By Matt Coker
By R. Scott Moxley
By Charles Lam
By Nick Schou
By Gustavo Arellano
By Gustavo Arellano
By Steve Lowery
By R. Scott Moxley
"I wrote the last track, 'On Me,' when I was 16," Jay says. "'If You Leave' I wrote when I was 17, and now I'm 28. It's almost like another person wrote those. I've had to rework things and switch lines so they stay current, and I can't handle playing or singing if it's not something I can identify with or feel. The crowd knows when you're faking it, and I have faked it before. I've been in that complacent, blasé state of mind, where you're apathetic and complacent—'Here I go, doing my thing again'—and you're not feeling the energy. I went through a stage like that about a year ago, and boy, that was murder."
* * *
What Jay went through was a divorce. Coupled with the frustrations of having the band's debut album in limbo, wondering if it would ever come out, made him take stock of who he was, who he wanted to be and the way he was treating people.
"I really got past the whole postured-rock-star-ego thing, which some had accused me of. But I just realized I really didn't want to be doing that. You wind up just losing track of who you are completely. At the end of it all, I'm just not comfortable treating people shitty."
Being nice helps, Jay's discovered, but he's not above talking smack about people who deserve it. When he was being courted by several major record labels and performing special showcases, he was very blunt when he needed to be.
"There was a big major-label do-si-do going on, and we really got burned out by that," says Jay. "There were these record people who would show up an hour and a half late for private showcases, all sorts of sleaziness and bullshit. People who wanted to mold us into something we're not—'We love you guys, but how do we market you? You're so different!'
"There was this one guy we almost signed with. He hung out with us and talked to us all the time on the phone. And this wasn't long ago, either, maybe 2000. So, last summer, the band was in New York, and we ran into him in the club we were playing. We went up to him and said, 'Hey!'—and he looked at me and didn't have any idea who I was. It was very telling, like someone who you had an affair with once and who instantly forgets you."
Jay's frustration with the industry may have actually helped him score his Ultimatum deal. When he met with an A&R rep from the label, he first proceeded to let loose an angry spew for a good half-hour.
"I was just going, 'Fuck labels, fuck everybody, we don't need them! We'll record our record ourselves!' And the next day, we got a call from him saying that he was really into us, and they wound up picking up the ball. I went to their office, and right away, I saw this big picture of Joni Mitchell on their wall—a good sign. And once we got to talking, they gave us the impression they were really about letting the artists do what they want without outside interference. I got to meet the president of the label, and I could call him up right now and get him on the phone right now if I wanted. And I know not everyone can do that at other labels."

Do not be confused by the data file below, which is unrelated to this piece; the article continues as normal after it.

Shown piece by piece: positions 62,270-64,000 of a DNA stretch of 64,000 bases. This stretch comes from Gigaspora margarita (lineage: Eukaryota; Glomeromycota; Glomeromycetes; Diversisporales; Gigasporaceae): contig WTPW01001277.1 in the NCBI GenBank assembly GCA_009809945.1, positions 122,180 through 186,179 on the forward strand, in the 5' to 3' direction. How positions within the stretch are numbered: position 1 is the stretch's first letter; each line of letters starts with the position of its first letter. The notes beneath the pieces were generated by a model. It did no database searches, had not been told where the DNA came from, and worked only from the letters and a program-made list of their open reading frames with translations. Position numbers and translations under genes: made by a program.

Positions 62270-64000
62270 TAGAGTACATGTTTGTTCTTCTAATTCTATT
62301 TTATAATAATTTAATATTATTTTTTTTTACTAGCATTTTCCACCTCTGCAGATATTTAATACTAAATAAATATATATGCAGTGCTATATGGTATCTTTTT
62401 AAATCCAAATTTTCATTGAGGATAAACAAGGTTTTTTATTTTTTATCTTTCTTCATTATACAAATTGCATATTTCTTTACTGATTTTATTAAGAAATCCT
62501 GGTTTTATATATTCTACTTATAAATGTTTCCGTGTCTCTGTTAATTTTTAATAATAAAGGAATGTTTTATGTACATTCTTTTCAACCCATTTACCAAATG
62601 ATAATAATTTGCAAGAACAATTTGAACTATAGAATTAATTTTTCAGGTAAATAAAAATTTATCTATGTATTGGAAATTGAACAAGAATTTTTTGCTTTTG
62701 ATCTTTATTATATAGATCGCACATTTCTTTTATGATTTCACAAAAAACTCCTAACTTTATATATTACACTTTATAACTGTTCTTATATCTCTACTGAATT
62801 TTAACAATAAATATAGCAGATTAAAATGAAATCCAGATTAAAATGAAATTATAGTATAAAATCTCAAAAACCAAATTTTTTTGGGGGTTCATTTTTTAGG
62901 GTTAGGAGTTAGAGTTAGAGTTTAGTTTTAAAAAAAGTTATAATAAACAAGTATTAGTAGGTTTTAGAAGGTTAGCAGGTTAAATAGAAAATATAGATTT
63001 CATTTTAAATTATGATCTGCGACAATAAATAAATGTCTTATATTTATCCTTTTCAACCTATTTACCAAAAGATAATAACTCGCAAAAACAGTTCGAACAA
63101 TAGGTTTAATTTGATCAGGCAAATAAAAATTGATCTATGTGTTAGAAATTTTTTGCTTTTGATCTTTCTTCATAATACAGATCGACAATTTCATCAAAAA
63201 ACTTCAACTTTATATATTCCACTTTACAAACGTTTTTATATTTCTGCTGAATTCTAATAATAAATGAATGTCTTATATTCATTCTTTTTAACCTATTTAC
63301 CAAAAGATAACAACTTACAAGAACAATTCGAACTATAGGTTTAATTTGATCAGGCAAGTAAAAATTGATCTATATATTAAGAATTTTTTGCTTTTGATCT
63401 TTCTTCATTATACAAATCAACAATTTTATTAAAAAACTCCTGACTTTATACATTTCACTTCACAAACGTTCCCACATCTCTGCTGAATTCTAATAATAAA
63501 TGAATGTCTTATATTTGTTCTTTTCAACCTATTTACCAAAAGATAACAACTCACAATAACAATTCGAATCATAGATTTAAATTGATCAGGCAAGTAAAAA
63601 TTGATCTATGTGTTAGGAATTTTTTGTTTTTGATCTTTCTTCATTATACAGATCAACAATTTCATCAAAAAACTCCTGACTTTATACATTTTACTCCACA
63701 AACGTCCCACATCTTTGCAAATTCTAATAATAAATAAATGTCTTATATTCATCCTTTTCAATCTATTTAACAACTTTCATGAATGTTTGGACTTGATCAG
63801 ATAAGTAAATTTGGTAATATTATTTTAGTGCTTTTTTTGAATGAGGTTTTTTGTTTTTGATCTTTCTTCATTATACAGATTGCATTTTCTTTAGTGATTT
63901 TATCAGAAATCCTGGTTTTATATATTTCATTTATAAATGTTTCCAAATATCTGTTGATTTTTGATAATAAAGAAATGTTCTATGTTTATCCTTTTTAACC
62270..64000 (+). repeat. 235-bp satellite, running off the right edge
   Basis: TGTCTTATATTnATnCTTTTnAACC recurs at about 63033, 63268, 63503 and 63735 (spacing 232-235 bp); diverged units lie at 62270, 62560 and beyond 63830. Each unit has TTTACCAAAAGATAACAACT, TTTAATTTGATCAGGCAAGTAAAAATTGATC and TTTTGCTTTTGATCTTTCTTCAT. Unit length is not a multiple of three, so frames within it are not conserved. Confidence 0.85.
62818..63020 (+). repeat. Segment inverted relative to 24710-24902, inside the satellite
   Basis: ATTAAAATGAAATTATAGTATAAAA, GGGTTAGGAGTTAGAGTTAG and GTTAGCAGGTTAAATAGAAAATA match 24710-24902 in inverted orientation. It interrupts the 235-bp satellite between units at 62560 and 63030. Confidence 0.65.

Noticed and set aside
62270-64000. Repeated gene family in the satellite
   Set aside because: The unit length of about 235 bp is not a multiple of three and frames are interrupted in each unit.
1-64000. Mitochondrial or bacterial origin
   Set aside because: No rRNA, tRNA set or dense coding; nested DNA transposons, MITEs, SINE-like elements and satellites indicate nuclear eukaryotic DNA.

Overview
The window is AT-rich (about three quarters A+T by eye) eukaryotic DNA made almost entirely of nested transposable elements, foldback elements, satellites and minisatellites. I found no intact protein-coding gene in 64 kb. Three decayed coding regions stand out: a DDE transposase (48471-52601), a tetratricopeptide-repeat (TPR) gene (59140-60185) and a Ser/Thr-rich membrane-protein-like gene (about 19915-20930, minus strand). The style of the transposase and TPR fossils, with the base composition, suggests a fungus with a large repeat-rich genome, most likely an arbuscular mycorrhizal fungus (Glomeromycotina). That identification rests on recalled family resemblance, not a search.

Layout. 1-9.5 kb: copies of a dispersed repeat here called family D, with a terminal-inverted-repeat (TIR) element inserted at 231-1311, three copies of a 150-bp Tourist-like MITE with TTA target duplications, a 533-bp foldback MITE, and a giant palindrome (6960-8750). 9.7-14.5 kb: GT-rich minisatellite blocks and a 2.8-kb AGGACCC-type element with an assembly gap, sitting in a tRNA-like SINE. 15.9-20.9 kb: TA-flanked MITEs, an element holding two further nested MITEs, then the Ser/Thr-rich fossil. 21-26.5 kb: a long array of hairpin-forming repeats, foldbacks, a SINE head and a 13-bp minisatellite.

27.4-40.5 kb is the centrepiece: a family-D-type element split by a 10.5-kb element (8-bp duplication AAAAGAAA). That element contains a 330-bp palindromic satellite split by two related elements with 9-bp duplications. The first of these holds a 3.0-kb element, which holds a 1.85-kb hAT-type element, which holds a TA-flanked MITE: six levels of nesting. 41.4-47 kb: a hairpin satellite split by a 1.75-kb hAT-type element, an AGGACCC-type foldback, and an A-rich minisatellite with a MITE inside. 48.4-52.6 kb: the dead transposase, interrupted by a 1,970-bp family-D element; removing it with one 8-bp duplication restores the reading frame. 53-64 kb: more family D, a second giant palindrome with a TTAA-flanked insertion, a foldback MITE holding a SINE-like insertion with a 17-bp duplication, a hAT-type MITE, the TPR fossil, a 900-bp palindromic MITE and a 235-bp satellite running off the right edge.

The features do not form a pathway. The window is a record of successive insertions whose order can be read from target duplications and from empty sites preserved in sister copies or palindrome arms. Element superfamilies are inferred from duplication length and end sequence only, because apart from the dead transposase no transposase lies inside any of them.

Still, nothing is guaranteed, no matter how much the label people may love Buchanan. Like so many debut albums by so many new bands, All Understood could easily vanish into a plastic netherworld of used-CD bins in sad little record shops. But this is still a promising time for Buchanan: something might happen. The San Francisco radio set went fabulously—"We were told their program director usually only sticks around for half a song, but he stayed for all four of ours!" drummer Powell says. "Then we went outside to smoke, and there was this guy with a suit sitting there, and he told us everyone was practically shitting their pants over us."
Ummm . . . in a good way?
"Yeah, in a good way. But it's just a matter of lighting sparks and taking things one step at a time," Powell continues. "Like Maroon 5—we ran into [guitarist] James [Valentine, who had previously been in OC band Square] in New York. Maroon 5 are platinum now, and James told us it took a year's worth of van touring, thinking it was never going to happen, and then all of sudden: sparks! And then they're in a bus, and he's buying a laptop and pinching himself every morning."
"This is the first time we've really had stuff out of our control," says bassist Todd Sanders. "For so long, we existed with having everything in our control, and we've prospered, and now we're at a spot where our future isn't entirely up to us anymore."
"We know how to handle our shit," Jay says. "But when we leave it up to other people, it's scary."
* * *
It's Tuesday, Feb. 24, and we've wandered into the Costa Mesa Best Buy to pick up the new Buchanan album. Where Buchanan should be, we find only Buckcherry, so we hunt down a yellow-shirted employee who can hopefully help us out. The shiny-faced clerk is friendly as he punches some keys into his computer. "Uhhh . . . no, doesn't look like we got any copies. It says it came out today, though. Don't know what to tell you."